Why dictionaries have to go through changes: A short excursion into the philosophy of language

Whenever new words are added to the Duden, probably the best-known dictionary in Germany, controversial discussions tend to come up in no time. A short excursion into the philosophy of language not only reveals the ambiguous character of language but also illustrates the important role dictionaries play in society.

The mutability of the German language
Languages do not stagnate, they develop! While the grammar of a language also changes over time, it is above all its vocabulary that changes continuously as society develops. Following this, it is not surprising that new words are constantly appearing in dictionaries while others are disappearing over time. In other words: The standard vocabulary of the German language (300,000 to 500,000 words) will not always remain the same, nor has it ever been the same as today.

The Duden, as THE dictionary of the German language
Since 7 July 1880, the Duden has been a reliable authority for all topics concerning the German language. Its self-imposed goal: To represent current linguistic developments in order to accurately reflect social realities taking place in Germany.
On August 12, 2020 the 28th issue of the Duden was published. While 300 terms considered obsolete were removed, 3000 new ones (e.g. “Hatespeech”, “Lockdown” or “Cisgender”) were added to it.

Linguistic changes and controversial reactions
In addition to praise, the Duden’s openness to linguistic changes has always triggered criticism. Most recently, the Verein Deutsche Sprache (VDS) spoke out against the inclusion of Anglicisms and gender-appropriate language in the Duden. Their criticism was based on the assumption that gender forms and similar constructions were not part of the German language and should therefore not be included in dictionaries of German language.

The power of language and the role of dictionaries: A short philosophical excursion

a) I do take this woman to be my lawful wedded wife – as uttered during a marriage ceremony
b) I give and bequeath my watch to my brother – as occurring in a will
c) I bet you sixpence it will rain tomorrow

In Western philosophy, British philosopher John Langshaw Austin (1911-1961) saw a true fallacy: Although many philosophical schools of thought had been concerned with linguistic issues since antiquity, Austin was critical of the fact that most schools examined only the descriptive capacities of language. Following the Austrian philosopher Ludwig Wittgenstein (1889-1951), he sought to illustrate that speech acts are active actions from which profound developments and consequences can emanate. In How to do things with words (1967), he developed a typology of two types of utterances to clarify his thesis. Here he distinguished between performative speech acts and constative utterances. Whereas constative utterances such as “water is dry” or “the child is playing in the garden” are considered to be statements that can either be affirmed or denied, Austin wanted to emphasize that performative statements such as those listed above are of a rather complex nature. Unlike constative utterances they do not claim to be true or false. Nor do they per se describe, report, or establish facts. But: Performative speech can set the course for actions and conditions.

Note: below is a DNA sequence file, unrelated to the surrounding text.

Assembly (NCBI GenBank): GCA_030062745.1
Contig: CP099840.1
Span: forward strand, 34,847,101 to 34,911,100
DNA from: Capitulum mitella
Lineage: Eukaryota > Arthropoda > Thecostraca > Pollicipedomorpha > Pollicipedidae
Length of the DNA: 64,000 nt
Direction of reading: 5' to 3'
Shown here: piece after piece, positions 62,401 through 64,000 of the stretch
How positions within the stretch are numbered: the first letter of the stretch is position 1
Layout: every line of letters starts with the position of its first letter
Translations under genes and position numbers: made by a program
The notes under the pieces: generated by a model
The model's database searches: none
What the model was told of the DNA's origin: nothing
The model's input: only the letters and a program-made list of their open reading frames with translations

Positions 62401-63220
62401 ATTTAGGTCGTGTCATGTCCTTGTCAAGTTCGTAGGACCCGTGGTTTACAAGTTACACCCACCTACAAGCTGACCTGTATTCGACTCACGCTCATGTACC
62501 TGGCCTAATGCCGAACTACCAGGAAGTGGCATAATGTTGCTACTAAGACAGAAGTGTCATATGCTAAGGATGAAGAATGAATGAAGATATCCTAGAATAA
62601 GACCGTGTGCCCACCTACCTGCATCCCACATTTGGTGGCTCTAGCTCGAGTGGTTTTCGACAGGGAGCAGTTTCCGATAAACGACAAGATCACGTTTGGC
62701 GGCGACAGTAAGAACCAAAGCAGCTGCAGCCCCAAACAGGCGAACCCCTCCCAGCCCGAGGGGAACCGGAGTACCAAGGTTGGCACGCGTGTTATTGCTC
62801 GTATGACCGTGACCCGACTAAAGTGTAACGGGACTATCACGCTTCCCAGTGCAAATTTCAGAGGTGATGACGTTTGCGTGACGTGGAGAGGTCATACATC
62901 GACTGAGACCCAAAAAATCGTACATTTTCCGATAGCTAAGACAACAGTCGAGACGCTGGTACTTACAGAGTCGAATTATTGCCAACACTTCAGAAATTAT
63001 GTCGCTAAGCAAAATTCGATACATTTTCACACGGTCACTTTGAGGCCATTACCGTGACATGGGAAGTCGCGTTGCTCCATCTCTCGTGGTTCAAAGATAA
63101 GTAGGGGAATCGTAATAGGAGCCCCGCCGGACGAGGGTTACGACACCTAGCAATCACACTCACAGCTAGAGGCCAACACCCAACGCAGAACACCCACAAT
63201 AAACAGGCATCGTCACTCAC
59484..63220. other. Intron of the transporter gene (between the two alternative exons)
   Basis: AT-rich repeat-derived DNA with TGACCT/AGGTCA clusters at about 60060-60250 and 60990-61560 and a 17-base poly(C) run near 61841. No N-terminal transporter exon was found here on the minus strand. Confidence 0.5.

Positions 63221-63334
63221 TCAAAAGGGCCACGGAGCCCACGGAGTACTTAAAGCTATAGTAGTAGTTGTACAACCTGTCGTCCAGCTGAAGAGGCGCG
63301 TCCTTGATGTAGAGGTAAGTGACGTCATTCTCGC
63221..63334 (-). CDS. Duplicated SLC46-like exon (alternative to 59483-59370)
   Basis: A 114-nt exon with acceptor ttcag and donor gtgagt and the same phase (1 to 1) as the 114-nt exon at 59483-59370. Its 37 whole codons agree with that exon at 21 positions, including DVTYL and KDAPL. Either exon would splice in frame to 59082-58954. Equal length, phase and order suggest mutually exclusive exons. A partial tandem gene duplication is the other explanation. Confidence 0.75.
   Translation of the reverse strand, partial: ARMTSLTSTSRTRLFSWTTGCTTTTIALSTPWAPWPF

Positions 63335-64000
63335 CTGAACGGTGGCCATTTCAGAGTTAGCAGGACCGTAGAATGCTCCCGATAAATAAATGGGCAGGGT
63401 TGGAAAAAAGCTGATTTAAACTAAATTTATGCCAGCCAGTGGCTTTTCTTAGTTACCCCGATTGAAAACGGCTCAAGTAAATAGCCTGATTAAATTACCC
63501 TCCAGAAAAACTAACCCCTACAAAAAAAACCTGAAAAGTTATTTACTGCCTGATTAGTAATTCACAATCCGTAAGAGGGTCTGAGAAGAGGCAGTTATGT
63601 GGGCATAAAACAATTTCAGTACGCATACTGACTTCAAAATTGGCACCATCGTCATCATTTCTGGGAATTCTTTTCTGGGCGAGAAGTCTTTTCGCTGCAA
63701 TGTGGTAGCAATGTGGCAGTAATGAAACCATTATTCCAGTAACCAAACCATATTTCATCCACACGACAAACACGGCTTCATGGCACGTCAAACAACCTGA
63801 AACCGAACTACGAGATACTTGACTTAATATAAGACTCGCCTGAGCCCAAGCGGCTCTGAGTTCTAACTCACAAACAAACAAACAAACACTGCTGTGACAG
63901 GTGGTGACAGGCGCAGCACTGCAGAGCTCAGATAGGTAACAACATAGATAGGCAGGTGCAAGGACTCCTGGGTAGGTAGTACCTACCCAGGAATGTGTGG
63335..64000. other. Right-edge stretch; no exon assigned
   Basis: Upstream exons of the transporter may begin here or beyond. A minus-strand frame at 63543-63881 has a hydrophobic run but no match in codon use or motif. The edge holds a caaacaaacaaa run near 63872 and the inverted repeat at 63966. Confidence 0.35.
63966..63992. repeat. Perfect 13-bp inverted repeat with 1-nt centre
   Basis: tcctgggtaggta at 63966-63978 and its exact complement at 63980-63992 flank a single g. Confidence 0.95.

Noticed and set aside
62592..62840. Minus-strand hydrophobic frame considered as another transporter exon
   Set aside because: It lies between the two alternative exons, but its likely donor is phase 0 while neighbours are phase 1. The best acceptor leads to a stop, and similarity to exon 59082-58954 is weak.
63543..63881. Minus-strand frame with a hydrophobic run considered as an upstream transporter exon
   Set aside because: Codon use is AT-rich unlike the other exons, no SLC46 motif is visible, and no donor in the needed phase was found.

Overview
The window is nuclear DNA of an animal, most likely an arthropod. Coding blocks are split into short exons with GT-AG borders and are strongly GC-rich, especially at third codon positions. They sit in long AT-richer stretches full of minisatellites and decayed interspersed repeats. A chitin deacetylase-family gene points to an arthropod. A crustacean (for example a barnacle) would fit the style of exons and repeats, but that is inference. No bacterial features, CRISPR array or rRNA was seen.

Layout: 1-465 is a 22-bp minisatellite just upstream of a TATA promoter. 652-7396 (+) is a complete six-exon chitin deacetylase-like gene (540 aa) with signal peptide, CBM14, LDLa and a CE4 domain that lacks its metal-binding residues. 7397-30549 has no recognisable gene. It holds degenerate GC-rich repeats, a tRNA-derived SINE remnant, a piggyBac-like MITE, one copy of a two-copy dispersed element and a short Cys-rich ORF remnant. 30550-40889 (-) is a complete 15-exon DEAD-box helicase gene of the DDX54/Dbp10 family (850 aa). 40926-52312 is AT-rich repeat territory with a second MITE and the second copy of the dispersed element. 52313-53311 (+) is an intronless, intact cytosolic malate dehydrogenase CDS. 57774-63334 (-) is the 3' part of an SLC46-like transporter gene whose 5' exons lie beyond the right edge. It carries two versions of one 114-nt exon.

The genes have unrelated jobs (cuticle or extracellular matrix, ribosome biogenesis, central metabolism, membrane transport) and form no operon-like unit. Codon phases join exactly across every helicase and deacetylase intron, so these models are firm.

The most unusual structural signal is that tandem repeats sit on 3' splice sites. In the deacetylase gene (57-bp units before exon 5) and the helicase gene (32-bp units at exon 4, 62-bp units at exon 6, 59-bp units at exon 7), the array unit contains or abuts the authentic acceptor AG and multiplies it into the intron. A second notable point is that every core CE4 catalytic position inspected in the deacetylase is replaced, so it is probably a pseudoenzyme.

Austin’s remarks on the context-creating power of language have had a major impact not only on the philosophy of language, but also on socio-political discourses around the world. As a person belonging to both spheres, the US-American philosopher Judith Butler took up core elements of Austin’s work and shaped early discourses on the topic of hate speech and intersectional discrimination. In her study Excitable Speech. A Politics of the Performative (1997), Butler focused on the relationship between linguistic and physical vulnerability. She suspected that speech can be harmful due to its physical character that not only hold the potential to sustain but also to threaten social environments. In this way, she made it clear that language cannot be perceived as being used for communicative and comprehension-oriented purposes only. In fact, linguistic utterances can range from simple insults to threats, structural forms of discrimination, disregard, social exclusion, propaganda and incitement. For this reason, they ought to be considered in a reality-creating and not only a descriptive way.

The devastating effects that speech acts can have require a dynamic and extensive understanding of language. It is not a matter of linguistic decay, as critics often claim, when the oldest and best-known reference work on the German language reflects social discourses by taking up new words and discards old ones. The Duden is an important mirror of society which, if it did not represent linguistic changes, would not only negate reality, but also deny the ambivalent power of language. So what better words than those around issues such as climate change, the corona pandemic, racism and inequality would better reflect global social than those that were taken?

In adding new words to its repertoire, dictionaries not only respect social change and, where appropriate, civilizational achievements, but also remind generations of people of social challenges that take place right in our midst: Yesterday, today and tomorrow.

Article by Vincent Berendes